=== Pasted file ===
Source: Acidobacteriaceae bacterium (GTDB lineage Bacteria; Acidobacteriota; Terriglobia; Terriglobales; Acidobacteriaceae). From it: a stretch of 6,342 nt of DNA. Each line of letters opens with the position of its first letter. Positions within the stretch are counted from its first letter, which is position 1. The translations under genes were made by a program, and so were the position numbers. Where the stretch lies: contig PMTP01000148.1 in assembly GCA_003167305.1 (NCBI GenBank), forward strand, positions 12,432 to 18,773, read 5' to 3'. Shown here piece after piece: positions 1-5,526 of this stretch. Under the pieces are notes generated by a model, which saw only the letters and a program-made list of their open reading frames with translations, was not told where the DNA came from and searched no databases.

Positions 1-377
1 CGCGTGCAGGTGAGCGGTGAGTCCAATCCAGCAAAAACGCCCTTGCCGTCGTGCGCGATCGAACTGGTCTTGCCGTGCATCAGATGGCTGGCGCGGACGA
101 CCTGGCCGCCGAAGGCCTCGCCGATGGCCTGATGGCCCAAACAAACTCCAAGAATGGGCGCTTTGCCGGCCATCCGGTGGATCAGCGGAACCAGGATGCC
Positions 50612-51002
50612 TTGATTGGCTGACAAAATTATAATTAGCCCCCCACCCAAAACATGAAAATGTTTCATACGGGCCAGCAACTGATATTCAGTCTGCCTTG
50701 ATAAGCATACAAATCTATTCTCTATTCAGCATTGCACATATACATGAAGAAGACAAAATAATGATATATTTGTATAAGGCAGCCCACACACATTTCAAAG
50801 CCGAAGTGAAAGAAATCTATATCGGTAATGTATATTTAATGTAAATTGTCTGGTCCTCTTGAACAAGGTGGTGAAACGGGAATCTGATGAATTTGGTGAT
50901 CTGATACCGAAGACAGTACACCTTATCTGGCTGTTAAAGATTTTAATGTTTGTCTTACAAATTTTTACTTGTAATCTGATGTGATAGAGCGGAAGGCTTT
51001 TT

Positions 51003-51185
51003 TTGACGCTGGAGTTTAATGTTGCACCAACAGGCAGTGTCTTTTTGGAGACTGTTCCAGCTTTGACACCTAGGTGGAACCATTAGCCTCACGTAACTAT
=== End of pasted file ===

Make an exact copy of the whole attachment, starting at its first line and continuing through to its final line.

Source: Acidobacteriaceae bacterium (GTDB lineage Bacteria; Acidobacteriota; Terriglobia; Terriglobales; Acidobacteriaceae). From it: a stretch of 6,342 nt of DNA. Each line of letters opens with the position of its first letter. Positions within the stretch are counted from its first letter, which is position 1. The translations under genes were made by a program, and so were the position numbers. Where the stretch lies: contig PMTP01000148.1 in assembly GCA_003167305.1 (NCBI GenBank), forward strand, positions 12,432 to 18,773, read 5' to 3'. Shown here piece after piece: positions 1-5,526 of this stretch. Under the pieces are notes generated by a model, which saw only the letters and a program-made list of their open reading frames with translations, was not told where the DNA came from and searched no databases.

Positions 1-377
1 CGCGTGCAGGTGAGCGGTGAGTCCAATCCAGCAAAAACGCCCTTGCCGTCGTGCGCGATCGAACTGGTCTTGCCGTGCATCAGATGGCTGGCGCGGACGA
101 CCTGGCCGCCGAAGGCCTCGCCGATGGCCTGATGGCCCAAACAAACTCCAAGAATGGGCGCTTTGCCGGCCATCCGGTGGATCAGCGGAACCAGGATGCC
Positions 50612-51002
50612 TTGATTGGCTGACAAAATTATAATTAGCCCCCCACCCAAAACATGAAAATGTTTCATACGGGCCAGCAACTGATATTCAGTCTGCCTTG
50701 ATAAGCATACAAATCTATTCTCTATTCAGCATTGCACATATACATGAAGAAGACAAAATAATGATATATTTGTATAAGGCAGCCCACACACATTTCAAAG
50801 CCGAAGTGAAAGAAATCTATATCGGTAATGTATATTTAATGTAAATTGTCTGGTCCTCTTGAACAAGGTGGTGAAACGGGAATCTGATGAATTTGGTGAT
50901 CTGATACCGAAGACAGTACACCTTATCTGGCTGTTAAAGATTTTAATGTTTGTCTTACAAATTTTTACTTGTAATCTGATGTGATAGAGCGGAAGGCTTT
51001 TT

Positions 51003-51185
51003 TTGACGCTGGAGTTTAATGTTGCACCAACAGGCAGTGTCTTTTTGGAGACTGTTCCAGCTTTGACACCTAGGTGGAACCATTAGCCTCACGTAACTAT